The IRS has been aggressive at auditing donated conservation easements accomplished via a syndicated partnership. These transactions involve either an individual or an entity buying undeveloped property and then transferring it to a partnership. Partnership interests are then sold to “investors.” After the land appreciates in value, the partnership donates a conservation easement on the land to a qualified land trust with the charitable deduction flowing to the investors. This strategy made it on the 2019 IRS list of the “Dirty Dozen” tax scams and the Congress is taking action to eliminate the technique. In the U.S. Senate, The “Charitable Conservation Easement Program Integrity Act of 2019” has been introduced to end syndicated partnership easement donations. It also contains provisions that are effective retroactively and bars deductions when the value of the associated property has appreciated in value more than 2.5 times the initial investment
The use of proceeds from a conservation easement donation in a transaction that will qualify as an I.R.C. §1031 exchange can be handled in a rather straightforward manner. In addition, separate exchanges can occur as to the easement and the residual interest in the real estate. Issues, if any present themselves, could occur with respect to the Natural Resource Conservation Service and its option and funding process. But those are separate matters from the deferred tax treatment of the transaction qualifying as an I.R.C. §1031 exchange.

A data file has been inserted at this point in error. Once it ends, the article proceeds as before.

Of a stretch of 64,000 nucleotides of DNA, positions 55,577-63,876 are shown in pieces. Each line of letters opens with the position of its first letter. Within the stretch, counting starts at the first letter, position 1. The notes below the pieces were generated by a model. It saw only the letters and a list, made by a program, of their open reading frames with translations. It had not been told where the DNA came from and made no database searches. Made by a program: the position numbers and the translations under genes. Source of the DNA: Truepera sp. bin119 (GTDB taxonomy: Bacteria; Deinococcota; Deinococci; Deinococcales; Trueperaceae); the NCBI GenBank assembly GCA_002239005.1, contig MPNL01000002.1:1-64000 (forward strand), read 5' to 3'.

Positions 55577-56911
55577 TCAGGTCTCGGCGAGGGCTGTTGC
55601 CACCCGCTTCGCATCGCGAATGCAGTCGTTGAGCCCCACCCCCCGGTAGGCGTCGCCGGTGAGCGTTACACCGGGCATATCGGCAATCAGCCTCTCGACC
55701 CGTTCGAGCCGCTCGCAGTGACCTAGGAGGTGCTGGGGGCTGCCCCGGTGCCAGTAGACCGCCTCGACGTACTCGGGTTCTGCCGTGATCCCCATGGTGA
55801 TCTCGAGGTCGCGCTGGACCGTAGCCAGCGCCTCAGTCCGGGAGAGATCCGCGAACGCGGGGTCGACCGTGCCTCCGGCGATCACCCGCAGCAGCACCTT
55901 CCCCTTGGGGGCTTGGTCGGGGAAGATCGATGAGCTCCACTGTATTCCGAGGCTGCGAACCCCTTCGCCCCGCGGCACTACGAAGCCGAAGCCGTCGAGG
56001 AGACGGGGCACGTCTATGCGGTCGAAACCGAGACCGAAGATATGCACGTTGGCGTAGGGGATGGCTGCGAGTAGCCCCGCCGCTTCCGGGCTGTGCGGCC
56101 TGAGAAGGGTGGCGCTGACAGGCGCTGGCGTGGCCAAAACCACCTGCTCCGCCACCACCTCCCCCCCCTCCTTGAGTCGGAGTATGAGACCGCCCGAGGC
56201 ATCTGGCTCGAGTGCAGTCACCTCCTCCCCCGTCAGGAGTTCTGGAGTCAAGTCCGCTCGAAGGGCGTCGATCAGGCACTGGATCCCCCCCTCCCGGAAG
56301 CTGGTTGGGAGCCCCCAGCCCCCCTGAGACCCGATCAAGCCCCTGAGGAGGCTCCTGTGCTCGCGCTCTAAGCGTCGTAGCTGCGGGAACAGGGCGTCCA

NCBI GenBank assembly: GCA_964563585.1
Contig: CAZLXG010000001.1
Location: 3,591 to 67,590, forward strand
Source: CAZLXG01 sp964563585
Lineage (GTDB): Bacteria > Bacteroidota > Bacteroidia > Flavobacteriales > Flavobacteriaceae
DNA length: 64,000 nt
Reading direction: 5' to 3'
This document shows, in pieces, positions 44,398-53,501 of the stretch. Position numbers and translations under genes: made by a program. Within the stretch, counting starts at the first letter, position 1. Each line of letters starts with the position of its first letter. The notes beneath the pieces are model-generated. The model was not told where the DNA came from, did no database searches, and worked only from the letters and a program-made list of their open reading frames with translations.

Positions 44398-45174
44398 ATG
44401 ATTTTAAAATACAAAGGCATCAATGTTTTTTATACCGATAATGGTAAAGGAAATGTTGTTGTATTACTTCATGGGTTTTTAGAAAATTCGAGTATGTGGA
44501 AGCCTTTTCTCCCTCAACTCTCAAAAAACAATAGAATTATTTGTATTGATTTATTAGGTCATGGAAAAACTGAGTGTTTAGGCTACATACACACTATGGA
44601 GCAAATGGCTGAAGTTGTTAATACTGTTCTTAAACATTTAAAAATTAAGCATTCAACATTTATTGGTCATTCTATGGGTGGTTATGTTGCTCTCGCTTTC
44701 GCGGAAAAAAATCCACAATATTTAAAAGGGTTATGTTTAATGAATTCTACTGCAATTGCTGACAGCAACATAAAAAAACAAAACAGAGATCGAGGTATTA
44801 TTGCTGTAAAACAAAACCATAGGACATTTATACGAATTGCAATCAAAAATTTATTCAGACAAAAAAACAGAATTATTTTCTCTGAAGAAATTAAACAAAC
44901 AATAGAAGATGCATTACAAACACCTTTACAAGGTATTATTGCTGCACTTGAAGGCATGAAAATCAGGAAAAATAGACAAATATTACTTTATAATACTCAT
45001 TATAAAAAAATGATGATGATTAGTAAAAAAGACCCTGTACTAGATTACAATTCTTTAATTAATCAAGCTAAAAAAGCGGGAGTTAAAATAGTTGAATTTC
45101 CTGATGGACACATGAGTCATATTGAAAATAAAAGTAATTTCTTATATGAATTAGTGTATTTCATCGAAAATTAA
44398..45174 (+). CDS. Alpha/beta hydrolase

Tuesday, August 6, 2019
In 2018, the U.S. Supreme Court, in South Dakota v. Wayfair, Inc., 138 S. Ct. 2080 (2018), handed South Dakota a narrow 5-4 win in its quest to collect taxes from online sales. The Court held that the Constitution’s Commerce Clause did not bar South Dakota from statutorily requiring remote sellers without a physical presence in the state to collect and remit sales tax on goods and services that are sold to buyers for delivery inside the state of South Dakota. In so doing, the Court distinguished and at least partially overruled 50 years of Court precedent on the issue.